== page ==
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  • Are users or recipients of welfare largely conceptualised in terms of being consumers, citizens or clients (or hybrid types)?
  • Do these conceptions vary over time? (eg do we see moves from citizen to consumer?)
  • Do these conceptions vary between services? (eg at an given point in time, do we see consumers in health care but citizens in education? )
  • Do these conceptions vary within services? (eg do we find consumers in primary health care but clients in secondary health care; or citizens in primary education, but consumers in higher education?)
  • To what extent are these models compatible? Are terms consistent (eg are wants associated with consumers, while needs associated with citizens?) Is a consumer-citizen possible, or do the elements of citizenship drive out those of consumerism?

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The project has two stages. The first stage involves identifying key terms in the welfare state and consumption literature associated with the three ideal types of consumer, citizen and client. This draws on wider conceptual sociology, politics and welfare state literature, with a particular emphasis on retrieving and refining forgotten theoretical approaches. Key sources from both literatures will be entered into the T-Lab software, which may be used in confirmatory and exploratory senses. It can count the occurrences of specified terms, but it can also examine the over-use or under-use of (unspecified) terms, both in respect of each other, but also in relation to a general corpus of the English language. For example, it can easily and quickly report how often terms such as 'rights' appear, and whether they are associated more with 'citizen's' or 'consumer's' in a particular text. It can also draw attention to concerns of consistency in a text; for example, whether 'needs' are associated with 'citizens' while 'wants' are associated with 'consumers'. Not only will this yield quantitative information, but will also allow attention to be focused easily on vital areas of text. As such, it goes some way to dealing with a central problem of critical discourse analysis: the entry point or means of beginning a coherent textual analysis. Stage one will produce conceptual maps of keywords from the texts, providing statistical triangulation of our findings, which will be checked against existing typologies and accounts.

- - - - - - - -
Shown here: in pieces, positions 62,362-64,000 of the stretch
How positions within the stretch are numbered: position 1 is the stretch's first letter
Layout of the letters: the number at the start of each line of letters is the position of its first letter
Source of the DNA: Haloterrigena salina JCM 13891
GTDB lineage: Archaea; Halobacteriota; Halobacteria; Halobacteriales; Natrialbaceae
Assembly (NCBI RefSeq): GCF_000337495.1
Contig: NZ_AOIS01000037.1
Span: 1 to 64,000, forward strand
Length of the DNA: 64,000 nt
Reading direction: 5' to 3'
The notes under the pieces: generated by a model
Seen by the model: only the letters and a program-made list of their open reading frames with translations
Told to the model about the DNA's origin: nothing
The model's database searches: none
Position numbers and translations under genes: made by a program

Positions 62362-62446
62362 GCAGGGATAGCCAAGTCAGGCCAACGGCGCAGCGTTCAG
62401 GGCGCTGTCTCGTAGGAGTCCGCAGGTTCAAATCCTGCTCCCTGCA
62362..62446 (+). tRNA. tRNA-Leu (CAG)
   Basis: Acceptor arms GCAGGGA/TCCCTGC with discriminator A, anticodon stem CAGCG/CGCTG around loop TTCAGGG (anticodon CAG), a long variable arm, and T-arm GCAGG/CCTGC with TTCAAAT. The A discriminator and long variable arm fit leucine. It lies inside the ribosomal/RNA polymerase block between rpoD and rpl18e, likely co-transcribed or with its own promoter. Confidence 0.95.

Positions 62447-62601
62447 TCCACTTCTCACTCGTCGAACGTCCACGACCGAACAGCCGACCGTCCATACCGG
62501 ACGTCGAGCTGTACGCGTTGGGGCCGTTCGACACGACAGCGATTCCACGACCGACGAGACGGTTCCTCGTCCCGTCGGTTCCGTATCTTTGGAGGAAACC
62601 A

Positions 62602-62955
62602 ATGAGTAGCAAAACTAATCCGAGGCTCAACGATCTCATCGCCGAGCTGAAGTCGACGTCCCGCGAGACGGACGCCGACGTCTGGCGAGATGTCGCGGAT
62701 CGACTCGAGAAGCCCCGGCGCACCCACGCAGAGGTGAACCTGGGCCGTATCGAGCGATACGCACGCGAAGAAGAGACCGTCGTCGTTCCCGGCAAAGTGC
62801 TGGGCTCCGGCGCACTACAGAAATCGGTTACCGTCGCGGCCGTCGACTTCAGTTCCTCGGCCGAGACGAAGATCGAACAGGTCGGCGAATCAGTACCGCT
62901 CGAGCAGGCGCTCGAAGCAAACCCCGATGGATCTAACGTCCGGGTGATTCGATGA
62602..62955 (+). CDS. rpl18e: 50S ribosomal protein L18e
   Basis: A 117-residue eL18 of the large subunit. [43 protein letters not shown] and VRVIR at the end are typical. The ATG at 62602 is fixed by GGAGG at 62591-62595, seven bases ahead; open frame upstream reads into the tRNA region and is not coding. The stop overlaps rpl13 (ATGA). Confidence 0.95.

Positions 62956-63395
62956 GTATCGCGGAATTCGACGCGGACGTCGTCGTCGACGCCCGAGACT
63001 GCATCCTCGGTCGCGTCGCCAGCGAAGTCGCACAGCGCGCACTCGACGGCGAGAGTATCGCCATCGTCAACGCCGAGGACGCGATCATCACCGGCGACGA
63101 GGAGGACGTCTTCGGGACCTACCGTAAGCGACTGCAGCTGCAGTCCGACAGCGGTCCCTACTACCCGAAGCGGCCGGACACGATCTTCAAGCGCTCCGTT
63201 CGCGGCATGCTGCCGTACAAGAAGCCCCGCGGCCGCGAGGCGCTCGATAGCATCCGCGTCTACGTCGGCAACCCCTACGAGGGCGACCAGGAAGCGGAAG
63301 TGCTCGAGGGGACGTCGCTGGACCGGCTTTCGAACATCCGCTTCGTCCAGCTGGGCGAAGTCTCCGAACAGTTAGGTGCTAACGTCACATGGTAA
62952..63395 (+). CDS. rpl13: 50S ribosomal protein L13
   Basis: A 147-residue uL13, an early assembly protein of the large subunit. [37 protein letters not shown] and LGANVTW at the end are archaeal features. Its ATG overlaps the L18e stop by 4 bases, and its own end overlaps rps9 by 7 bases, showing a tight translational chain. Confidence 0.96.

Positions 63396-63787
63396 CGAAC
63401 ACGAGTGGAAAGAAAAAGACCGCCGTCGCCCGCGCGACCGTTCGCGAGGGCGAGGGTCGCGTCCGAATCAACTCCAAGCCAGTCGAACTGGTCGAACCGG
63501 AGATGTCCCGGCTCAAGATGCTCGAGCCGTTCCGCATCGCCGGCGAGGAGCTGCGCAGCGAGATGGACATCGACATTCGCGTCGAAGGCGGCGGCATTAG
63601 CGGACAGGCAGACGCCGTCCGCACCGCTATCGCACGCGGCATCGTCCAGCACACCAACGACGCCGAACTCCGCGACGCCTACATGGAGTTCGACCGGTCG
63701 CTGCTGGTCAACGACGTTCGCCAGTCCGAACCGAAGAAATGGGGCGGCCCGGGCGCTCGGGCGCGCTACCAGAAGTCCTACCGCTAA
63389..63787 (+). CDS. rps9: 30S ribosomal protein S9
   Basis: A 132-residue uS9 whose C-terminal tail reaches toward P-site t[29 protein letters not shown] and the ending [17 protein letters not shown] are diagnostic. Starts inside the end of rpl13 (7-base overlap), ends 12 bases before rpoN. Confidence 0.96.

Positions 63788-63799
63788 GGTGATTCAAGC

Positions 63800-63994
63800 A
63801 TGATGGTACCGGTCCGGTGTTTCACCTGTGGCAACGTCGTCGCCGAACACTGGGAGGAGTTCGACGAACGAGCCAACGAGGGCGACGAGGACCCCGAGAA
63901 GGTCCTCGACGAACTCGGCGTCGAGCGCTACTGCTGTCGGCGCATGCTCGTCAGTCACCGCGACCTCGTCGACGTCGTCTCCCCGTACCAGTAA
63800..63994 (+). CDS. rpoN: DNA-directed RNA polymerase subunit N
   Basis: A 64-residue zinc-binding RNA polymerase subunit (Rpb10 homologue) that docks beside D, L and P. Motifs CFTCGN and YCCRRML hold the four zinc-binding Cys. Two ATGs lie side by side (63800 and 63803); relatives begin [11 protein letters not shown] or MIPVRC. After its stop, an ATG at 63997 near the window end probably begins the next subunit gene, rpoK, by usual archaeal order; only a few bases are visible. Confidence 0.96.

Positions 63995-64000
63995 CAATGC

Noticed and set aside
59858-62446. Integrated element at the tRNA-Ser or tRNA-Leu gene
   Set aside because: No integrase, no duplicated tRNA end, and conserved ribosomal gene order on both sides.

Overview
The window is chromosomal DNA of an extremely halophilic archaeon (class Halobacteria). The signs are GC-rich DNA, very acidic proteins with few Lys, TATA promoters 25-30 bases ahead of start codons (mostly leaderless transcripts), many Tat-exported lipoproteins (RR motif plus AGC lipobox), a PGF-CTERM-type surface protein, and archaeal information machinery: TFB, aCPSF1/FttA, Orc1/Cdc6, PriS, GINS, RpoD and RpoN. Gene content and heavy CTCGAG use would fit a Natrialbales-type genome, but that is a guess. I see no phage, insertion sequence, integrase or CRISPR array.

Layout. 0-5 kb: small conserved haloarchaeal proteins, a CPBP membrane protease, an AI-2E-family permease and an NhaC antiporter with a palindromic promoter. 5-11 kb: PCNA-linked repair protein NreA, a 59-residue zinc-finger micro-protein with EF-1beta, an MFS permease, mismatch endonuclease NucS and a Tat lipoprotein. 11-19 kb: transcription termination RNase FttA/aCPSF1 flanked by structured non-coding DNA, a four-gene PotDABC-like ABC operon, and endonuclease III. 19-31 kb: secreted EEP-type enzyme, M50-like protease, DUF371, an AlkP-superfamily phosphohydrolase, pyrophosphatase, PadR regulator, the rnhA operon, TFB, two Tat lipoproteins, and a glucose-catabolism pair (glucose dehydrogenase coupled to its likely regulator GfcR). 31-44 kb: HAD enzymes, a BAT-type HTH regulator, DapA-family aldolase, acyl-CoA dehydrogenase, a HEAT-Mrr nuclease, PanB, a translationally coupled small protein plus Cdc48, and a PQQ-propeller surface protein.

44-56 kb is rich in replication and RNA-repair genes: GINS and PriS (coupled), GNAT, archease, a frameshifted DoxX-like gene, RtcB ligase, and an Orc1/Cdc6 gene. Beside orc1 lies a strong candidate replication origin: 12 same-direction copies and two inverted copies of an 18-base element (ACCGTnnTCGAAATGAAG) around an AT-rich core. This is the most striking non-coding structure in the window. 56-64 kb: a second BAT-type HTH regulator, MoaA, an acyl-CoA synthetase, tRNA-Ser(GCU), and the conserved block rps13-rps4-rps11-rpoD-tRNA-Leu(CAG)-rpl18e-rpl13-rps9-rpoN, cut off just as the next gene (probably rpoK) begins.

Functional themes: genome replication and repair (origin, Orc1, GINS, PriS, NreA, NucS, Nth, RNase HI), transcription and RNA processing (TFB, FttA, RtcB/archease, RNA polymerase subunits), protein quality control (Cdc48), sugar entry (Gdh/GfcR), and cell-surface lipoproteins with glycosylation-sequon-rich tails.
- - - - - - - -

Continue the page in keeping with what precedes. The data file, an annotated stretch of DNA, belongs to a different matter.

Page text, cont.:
The second stage involves detailed textual analysis of key policy documents (White and Green Papers) in three services of education, health and housing over the period from 1945. It is intended that all White and Green Papers will be consulted and any found relevant will be scanned into T-lab. These documents will be analysed in two ways. First, they will be read using the historian's skills of documentary analysis. Second, textual analysis, as in stage one of the project, will be carried out to supplement these readings through the use of T-lab software.

The documents, however, will not be in isolation, and will be set within wider social, economic and political context. This will be achieved by a focused analysis of The National Archives (TNA) sources and Parliamentary (Hansard) Debates associated with the documents. The TNA material (open until 1974) will give the background to the documents, while Hansard will highlight any differences in terminology between Government and Opposition. In addition, the 'Times' will be searched for comments about the White and Green Papers. The final contextual material will be derived from 'witness seminars' and interviews with policy-makers (politicians, civil servants, and think tanks).

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We aim to produce a multidisciplinary project that presents retrieved and refined theoretical approaches to consumption, and new empirical evidence about the role of consumption in the welfare state. It will link welfare state with consumption literature, within a framework of consumers, citizens and clients, but with broader linkages to other frameworks of analysis whilst at the same time providing a detailed empirical study of the evolution of the welfare state. The ‘witness seminars’ will also present our findings with policymakers and civil servants from all three welfare areas we are examining to validate our findings further.